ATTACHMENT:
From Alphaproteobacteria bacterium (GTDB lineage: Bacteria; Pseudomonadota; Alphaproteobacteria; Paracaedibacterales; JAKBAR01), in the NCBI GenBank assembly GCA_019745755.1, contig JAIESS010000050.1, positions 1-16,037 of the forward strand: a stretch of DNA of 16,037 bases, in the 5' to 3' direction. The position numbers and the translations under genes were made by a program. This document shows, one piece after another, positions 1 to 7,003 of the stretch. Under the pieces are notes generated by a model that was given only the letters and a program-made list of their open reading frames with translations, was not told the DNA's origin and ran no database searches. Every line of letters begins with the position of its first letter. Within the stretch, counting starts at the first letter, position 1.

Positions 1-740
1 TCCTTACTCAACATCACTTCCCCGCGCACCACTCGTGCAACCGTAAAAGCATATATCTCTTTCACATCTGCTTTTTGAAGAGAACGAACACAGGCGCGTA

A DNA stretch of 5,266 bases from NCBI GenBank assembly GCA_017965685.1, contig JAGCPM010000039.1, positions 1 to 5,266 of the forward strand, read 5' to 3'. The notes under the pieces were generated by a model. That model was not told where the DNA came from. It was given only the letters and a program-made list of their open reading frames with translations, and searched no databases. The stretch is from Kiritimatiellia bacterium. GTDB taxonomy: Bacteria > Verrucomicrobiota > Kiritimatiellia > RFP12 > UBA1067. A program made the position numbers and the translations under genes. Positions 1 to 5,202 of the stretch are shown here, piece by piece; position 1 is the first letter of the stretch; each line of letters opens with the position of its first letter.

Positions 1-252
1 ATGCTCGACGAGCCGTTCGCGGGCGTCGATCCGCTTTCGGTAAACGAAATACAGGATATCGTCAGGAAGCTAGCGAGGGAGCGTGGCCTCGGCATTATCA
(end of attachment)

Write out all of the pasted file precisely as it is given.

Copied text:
From Alphaproteobacteria bacterium (GTDB lineage: Bacteria; Pseudomonadota; Alphaproteobacteria; Paracaedibacterales; JAKBAR01), in the NCBI GenBank assembly GCA_019745755.1, contig JAIESS010000050.1, positions 1-16,037 of the forward strand: a stretch of DNA of 16,037 bases, in the 5' to 3' direction. The position numbers and the translations under genes were made by a program. This document shows, one piece after another, positions 1 to 7,003 of the stretch. Under the pieces are notes generated by a model that was given only the letters and a program-made list of their open reading frames with translations, was not told the DNA's origin and ran no database searches. Every line of letters begins with the position of its first letter. Within the stretch, counting starts at the first letter, position 1.

Positions 1-740
1 TCCTTACTCAACATCACTTCCCCGCGCACCACTCGTGCAACCGTAAAAGCATATATCTCTTTCACATCTGCTTTTTGAAGAGAACGAACACAGGCGCGTA

A DNA stretch of 5,266 bases from NCBI GenBank assembly GCA_017965685.1, contig JAGCPM010000039.1, positions 1 to 5,266 of the forward strand, read 5' to 3'. The notes under the pieces were generated by a model. That model was not told where the DNA came from. It was given only the letters and a program-made list of their open reading frames with translations, and searched no databases. The stretch is from Kiritimatiellia bacterium. GTDB taxonomy: Bacteria > Verrucomicrobiota > Kiritimatiellia > RFP12 > UBA1067. A program made the position numbers and the translations under genes. Positions 1 to 5,202 of the stretch are shown here, piece by piece; position 1 is the first letter of the stretch; each line of letters opens with the position of its first letter.

Positions 1-252
1 ATGCTCGACGAGCCGTTCGCGGGCGTCGATCCGCTTTCGGTAAACGAAATACAGGATATCGTCAGGAAGCTAGCGAGGGAGCGTGGCCTCGGCATTATCA